Insecticide devastates beehives

Non-target: Chelsea Fox with some of the tens of thousands of bees killed on her Killarney property by insecticide. Picture: Everard Himmelreich

Non-target: Chelsea Fox with some of the tens of thousands of bees killed on her Killarney property by insecticide. Picture: Everard Himmelreich

CHELSEA Fox and her family love honey and have four beehives on their Killarney property.

She knows that local farmers need to control crickets and locusts but wishes they could use alternatives to the insecticide that recently killed tens of thousands of bees from her hives.  

Ms Fox said she first noticed hundreds of dead bees on March 3 around a hive they had commandeered in a shed behind her home.

She later found thousands more mortalities around three other hives she keeps along the fenceline of the family’s rural property and thousands more died in the ensuing days.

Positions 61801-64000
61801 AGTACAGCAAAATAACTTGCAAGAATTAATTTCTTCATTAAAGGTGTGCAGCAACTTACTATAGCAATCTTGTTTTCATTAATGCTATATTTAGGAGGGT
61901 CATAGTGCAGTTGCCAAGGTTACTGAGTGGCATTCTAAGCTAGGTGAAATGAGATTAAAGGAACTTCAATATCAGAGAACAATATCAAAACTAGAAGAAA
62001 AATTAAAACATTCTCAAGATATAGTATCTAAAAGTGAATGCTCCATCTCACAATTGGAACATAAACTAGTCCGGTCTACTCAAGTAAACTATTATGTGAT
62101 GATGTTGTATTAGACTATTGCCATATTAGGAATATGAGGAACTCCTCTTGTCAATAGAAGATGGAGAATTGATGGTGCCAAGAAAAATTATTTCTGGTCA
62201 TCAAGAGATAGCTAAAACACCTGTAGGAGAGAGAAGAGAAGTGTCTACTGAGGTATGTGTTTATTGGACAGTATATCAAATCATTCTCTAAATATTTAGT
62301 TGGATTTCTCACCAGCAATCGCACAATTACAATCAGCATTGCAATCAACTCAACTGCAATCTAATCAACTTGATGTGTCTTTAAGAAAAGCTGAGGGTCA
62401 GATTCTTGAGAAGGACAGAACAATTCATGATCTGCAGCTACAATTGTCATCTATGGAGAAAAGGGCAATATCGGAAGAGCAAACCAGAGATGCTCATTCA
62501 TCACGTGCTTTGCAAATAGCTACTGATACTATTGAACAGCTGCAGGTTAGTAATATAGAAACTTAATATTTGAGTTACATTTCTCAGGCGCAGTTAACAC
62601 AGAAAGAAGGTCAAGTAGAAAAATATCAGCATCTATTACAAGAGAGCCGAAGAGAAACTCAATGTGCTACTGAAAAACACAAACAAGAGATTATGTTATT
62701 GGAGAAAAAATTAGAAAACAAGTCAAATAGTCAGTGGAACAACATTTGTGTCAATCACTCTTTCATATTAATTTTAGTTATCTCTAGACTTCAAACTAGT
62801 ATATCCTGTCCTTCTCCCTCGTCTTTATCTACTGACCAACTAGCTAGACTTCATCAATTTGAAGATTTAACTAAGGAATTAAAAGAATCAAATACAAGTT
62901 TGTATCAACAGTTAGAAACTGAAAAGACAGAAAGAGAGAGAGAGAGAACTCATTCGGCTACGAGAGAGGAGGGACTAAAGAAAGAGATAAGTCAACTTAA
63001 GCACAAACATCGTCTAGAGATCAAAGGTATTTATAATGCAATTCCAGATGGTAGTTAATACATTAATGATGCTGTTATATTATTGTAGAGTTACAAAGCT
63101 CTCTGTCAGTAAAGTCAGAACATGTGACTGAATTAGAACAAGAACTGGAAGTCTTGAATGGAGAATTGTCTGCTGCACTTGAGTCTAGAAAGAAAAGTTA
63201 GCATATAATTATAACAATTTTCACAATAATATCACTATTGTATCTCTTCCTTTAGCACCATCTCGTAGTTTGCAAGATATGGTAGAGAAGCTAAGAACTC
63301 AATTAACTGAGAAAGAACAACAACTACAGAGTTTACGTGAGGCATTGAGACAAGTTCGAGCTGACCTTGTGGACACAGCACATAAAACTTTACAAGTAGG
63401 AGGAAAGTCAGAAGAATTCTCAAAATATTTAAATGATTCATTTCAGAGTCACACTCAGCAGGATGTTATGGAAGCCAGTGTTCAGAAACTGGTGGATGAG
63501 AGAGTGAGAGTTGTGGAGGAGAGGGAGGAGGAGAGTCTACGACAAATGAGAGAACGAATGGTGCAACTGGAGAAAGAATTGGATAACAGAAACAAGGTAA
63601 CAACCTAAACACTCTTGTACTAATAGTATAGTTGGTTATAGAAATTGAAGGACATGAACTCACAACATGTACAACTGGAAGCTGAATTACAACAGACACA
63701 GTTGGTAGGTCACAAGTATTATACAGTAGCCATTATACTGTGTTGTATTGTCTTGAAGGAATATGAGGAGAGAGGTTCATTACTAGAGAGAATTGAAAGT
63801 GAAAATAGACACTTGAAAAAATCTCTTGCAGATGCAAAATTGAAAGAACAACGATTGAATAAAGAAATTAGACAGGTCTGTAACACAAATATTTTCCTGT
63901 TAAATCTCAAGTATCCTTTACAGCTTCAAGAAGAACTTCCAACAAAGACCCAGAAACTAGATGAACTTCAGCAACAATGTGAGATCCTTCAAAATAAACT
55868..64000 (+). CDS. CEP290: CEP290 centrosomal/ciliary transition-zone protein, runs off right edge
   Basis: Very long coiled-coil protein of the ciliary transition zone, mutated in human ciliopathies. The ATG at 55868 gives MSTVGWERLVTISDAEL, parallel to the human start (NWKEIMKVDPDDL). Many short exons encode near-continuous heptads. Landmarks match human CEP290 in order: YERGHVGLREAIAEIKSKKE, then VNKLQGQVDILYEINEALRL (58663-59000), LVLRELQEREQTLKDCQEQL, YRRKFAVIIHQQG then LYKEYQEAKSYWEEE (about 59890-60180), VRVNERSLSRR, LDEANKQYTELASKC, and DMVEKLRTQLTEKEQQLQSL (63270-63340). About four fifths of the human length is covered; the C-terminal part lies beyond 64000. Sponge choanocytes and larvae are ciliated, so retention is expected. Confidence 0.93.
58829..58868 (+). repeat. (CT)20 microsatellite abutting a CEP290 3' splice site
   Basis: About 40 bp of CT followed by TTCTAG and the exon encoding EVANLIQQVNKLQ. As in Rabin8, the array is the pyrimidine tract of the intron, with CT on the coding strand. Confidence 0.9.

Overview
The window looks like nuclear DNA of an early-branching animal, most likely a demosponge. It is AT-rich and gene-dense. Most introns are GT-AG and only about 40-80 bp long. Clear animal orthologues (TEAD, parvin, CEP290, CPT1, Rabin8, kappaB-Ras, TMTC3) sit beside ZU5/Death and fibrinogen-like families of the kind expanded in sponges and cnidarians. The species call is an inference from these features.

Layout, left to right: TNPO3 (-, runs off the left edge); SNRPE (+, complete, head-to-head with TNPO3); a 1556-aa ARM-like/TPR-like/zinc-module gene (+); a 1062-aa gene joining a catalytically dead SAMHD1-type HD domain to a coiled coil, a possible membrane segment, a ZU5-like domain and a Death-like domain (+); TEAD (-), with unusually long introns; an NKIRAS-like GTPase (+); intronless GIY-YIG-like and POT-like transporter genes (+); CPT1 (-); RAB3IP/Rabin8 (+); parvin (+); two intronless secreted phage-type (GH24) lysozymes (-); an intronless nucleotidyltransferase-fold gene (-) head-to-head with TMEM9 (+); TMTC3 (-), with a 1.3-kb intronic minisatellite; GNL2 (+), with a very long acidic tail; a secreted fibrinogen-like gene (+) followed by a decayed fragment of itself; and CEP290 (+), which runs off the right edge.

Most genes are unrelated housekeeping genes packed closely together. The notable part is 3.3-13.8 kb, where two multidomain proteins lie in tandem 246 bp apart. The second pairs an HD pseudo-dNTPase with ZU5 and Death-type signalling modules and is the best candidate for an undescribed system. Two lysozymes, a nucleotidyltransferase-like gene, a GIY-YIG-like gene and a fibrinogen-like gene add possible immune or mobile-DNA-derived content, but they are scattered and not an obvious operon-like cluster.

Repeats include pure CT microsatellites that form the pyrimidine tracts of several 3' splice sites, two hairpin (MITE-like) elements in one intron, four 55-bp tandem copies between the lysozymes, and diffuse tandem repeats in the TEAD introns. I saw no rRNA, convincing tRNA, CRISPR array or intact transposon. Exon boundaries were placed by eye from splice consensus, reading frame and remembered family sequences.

“I was devastated to find out that the cause of the death of my bees was due to agricultural spray that is used to control locust and crickets.

“The key ingredient is fipronil and it is highly toxic to bees and a range of other insects and fish. 

“A lot of farmers I know choose not to use it and make responsible choices with their chemical use,” Ms Fox said.

“The death caused by this chemical is very slow. 

“Each day I have been sweeping up thousands of new dead bees and it's quite heartbreaking for our whole family to see all our hives slowly dying,” she said.

Ms Fox said it was difficult to determine where the chemical was sprayed because bees foraged for up to a 10 kilometre radius. She said she did not want to assign blame to anyone over the deaths.

However she had gone public with the incident in the hope it would raise awareness about the harmful non-target effects of the insecticide. She is also sending a letter to farmers near her property alerting them to the effects of fipronil on bees.

Government specialists in agricultural chemicals have told her there were a range of options available to farmers to control locusts and crickets that did not affect bees. 

“If this type of devastation has happened to my four hives, imagine what it's doing to bees on a wider scale,” Ms Fox said. 

“We all know that bees are essential for pollinating agricultural crops as well as most of out fruits and vegetables that we eat,” she said.

Smartphone
Tablet - Narrow
Tablet - Wide
Desktop